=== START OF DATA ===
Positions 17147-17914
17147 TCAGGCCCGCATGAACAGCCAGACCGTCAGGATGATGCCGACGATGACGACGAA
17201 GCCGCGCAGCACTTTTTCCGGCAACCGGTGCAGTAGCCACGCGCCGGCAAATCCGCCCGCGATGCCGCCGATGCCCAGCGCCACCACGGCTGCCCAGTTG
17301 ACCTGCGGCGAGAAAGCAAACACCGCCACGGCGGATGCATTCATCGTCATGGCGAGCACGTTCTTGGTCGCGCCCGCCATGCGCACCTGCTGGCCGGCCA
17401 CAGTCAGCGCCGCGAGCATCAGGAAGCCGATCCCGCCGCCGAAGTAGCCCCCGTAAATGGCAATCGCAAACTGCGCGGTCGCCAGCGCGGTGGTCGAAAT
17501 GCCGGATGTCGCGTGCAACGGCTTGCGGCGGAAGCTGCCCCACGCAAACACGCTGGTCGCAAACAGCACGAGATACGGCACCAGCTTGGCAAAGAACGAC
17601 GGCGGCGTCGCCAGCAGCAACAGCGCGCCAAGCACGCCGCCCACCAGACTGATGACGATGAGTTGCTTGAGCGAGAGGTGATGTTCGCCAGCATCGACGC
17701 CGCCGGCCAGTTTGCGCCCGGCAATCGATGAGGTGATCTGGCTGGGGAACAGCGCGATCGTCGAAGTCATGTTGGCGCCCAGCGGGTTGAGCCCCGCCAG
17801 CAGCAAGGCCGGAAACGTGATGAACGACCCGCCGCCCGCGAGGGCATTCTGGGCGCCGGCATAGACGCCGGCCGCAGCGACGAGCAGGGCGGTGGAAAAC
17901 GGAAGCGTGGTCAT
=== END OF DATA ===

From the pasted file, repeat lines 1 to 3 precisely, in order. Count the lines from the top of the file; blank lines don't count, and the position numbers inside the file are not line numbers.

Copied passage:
Positions 17147-17914
17147 TCAGGCCCGCATGAACAGCCAGACCGTCAGGATGATGCCGACGATGACGACGAA
17201 GCCGCGCAGCACTTTTTCCGGCAACCGGTGCAGTAGCCACGCGCCGGCAAATCCGCCCGCGATGCCGCCGATGCCCAGCGCCACCACGGCTGCCCAGTTG